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Influence of Ag Nanoparticles on Growth Behavior and Optical Properties of Semiconductor Quantum Dots in Glasses

Influence of Ag Nanoparticles on Growth Behavior and Optical Properties of Semiconductor Quantum Dots in Glasses
Xu, Kai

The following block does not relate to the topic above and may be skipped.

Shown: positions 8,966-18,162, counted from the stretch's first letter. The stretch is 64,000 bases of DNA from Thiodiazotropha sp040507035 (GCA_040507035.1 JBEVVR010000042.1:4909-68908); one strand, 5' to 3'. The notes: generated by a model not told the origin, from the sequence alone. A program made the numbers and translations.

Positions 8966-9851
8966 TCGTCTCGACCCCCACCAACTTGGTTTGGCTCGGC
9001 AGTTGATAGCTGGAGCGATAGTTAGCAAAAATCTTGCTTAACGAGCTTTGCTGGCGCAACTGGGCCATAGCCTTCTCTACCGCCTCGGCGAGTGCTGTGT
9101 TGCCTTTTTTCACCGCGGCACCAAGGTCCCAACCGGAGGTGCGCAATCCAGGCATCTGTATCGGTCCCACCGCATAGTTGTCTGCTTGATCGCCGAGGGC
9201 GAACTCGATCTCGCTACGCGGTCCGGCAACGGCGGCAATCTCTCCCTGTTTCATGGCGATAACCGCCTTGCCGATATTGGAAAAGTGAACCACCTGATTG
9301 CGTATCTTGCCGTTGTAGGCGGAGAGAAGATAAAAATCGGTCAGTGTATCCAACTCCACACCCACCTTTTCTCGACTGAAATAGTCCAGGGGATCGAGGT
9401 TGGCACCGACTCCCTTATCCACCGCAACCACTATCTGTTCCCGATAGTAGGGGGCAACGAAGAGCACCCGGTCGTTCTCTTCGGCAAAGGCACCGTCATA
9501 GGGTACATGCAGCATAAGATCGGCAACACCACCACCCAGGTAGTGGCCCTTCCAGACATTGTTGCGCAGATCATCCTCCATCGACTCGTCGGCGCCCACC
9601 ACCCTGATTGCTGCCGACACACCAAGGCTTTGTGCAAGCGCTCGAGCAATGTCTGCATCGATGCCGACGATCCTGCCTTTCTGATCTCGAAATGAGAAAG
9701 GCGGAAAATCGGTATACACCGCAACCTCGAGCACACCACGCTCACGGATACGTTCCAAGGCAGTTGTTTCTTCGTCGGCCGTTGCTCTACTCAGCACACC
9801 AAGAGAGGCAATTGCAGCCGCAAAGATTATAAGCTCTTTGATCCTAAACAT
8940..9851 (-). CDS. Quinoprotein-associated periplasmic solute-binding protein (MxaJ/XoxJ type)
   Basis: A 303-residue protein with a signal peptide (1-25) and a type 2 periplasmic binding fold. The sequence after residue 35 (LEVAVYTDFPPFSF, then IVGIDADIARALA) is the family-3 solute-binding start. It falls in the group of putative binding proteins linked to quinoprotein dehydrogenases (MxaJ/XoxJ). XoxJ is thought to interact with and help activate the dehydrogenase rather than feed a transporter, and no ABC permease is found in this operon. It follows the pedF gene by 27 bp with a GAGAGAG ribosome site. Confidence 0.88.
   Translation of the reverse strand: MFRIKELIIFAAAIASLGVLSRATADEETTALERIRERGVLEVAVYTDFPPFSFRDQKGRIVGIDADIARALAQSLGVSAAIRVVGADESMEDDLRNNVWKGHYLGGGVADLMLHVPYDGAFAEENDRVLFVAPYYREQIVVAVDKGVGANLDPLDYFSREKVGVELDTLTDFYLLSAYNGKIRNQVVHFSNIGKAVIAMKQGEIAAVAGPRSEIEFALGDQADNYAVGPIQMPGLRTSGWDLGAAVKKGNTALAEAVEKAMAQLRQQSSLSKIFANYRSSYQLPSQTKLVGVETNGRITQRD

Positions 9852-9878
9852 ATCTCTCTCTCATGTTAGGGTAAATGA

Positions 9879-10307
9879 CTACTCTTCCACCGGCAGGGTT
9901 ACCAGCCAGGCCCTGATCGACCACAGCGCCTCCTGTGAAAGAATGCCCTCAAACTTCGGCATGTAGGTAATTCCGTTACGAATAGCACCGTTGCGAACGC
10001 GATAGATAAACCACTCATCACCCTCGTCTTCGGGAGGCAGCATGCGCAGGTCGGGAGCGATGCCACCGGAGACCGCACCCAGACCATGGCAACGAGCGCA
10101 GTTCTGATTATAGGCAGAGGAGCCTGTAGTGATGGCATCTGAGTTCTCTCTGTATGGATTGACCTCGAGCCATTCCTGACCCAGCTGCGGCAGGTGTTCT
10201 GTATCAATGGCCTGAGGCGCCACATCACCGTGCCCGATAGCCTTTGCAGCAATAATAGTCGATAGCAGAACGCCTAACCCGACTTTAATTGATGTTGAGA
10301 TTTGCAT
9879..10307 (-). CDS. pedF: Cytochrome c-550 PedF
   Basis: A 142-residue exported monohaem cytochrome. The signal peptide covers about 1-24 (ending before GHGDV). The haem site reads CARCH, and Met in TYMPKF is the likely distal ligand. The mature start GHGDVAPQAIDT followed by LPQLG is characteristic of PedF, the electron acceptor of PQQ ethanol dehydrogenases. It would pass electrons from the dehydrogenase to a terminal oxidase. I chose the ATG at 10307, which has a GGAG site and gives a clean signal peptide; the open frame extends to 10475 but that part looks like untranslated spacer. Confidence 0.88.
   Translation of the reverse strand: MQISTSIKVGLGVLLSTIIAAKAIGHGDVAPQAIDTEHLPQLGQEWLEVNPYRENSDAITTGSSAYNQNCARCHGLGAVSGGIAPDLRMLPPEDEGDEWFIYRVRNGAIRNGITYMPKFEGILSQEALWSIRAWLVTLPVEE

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Semiconductor quantum dots (QDs) doped glasses can have tunable absorption and photoluminescence (PL) wavelengths by adjusting the size of QDs because of quantum confinement effect. Group II-VI QDs doped glasses have a tunable band-gap in the visible wavelength region, which have been long used as sharp cutoff color filters. IV-VI doped glasses can absorb and emit light in the near-infrared wavelength region due to their narrow band-gap energies and strong quantum confinement, and they have potential applications as solid-state saturable absorbers for mode-locked lasers and as fiber-optic amplifiers in optical communication. Thermal treatment is the most common way to precipitate QDs in glasses, and the size of QDs can be tuned by tailoring the heat-treatment temperatures or durations. But, it is still very difficult to control the nucleation process and spatial distribution of QDs in glasses by this manner. Enhancing luminescence of QDs in glasses is another strong desire to push their applications forward. Ag nanoparticles (NPs) are well-known as nucleating agents for controlled crystallization of glasses. And recently, Ag NPs are used to enhance luminescence of QDs by keeping the distance between Ag NPs and QDs within tens of nanometers. Therefore, the purpose of this work is to use Ag NPs as nucleating agents to control the precipitation of PbS QDs in glasses and to enhance luminescence of CdS QDs in glasses by the induction of Ag NPs in glasses. First, melt-quenching method was used to prepare silicate glasses that contained PbS compounds and different contents of Ag+ ions (0 – 40 ppm). After thermal treatment, PbS QDs were formed and showed the tunable absorption and PL wavelengths (700 ≤ λ ≤ 1900 nm) in the near-infrared region. At the same heat-treatment conditions, the absorption coefficients and PL intensities of PbS QDs increased with the content of Ag+ ions. Ag nanoclusters formed by thermal treatment nucleated formation of PbS QDs in glasses. Second, l of Ag+ ions were incorporated into glasses using three methods to diffuse Ag+ ions: (1) dipping glasses in AgNO3 solutions or (2) in AgNO3 melts for Na+↔Ag+ ion-exchange, and (3) solid-state diffusion of Ag+ ions assisted by electric field. After subsequent thermal treatment, PbS QDs in Ag+-diffused regions photoluminesced at longer wavelengths than those in Ag+-free regions. This indicates that the sizes of PbS QDs thus formed in Ag+-diffused regions were larger than those in Ag+-free regions and the size difference was also confirmed from the transmission electron microscope (TEM) images. In addition, PbS QDs can preferentially precipitate in Ag+-diffused regions at low temperatures. The formation of Ag NPs at relatively low temperature was confirmed by X-ray photoelectron spectroscopy and absorption spectra. We hypothesized that these Ag NPs provided nucleation sites for formation of PbS QDs in glasses, and thus resulted in the larger PbS QDs in the Ag+-diffused glasses than in the Ag+-free glass and preferential precipitation of PbS QDs at low temperatures. These methods provide a promising approach to controlling the precipitation and spatial distribution of PbS QDs in glasses. Finally, enhancement and quenching of CdS quantum dot luminescence by induction of Ag NPs in glasses were investigated. Ag NPs were incorporated into glasses containing CdS QDs through Ag+ ion-exchange and subsequent thermal treatment. The formation of Ag NPs in the glasses was confirmed by TEM images and X-ray diffraction patterns, and their size was estimated to be ~5.0 nm. Confocal fluorescence microscopy was used to compare the changes in the luminescence intensities of CdS QDs. Luminescence intensity increased up to ~3 times when ion-exchange duration was 1 min due to the surface plasmons of Ag NPs, but was quenched when duration prolonged to 30 min. Increasing amount of Ag NPs upon ion-exchange decreased the average distance between CdS QDs and Ag NPs, and this decrease caused the quenching of PL due to the electron/energy transfer between the two.
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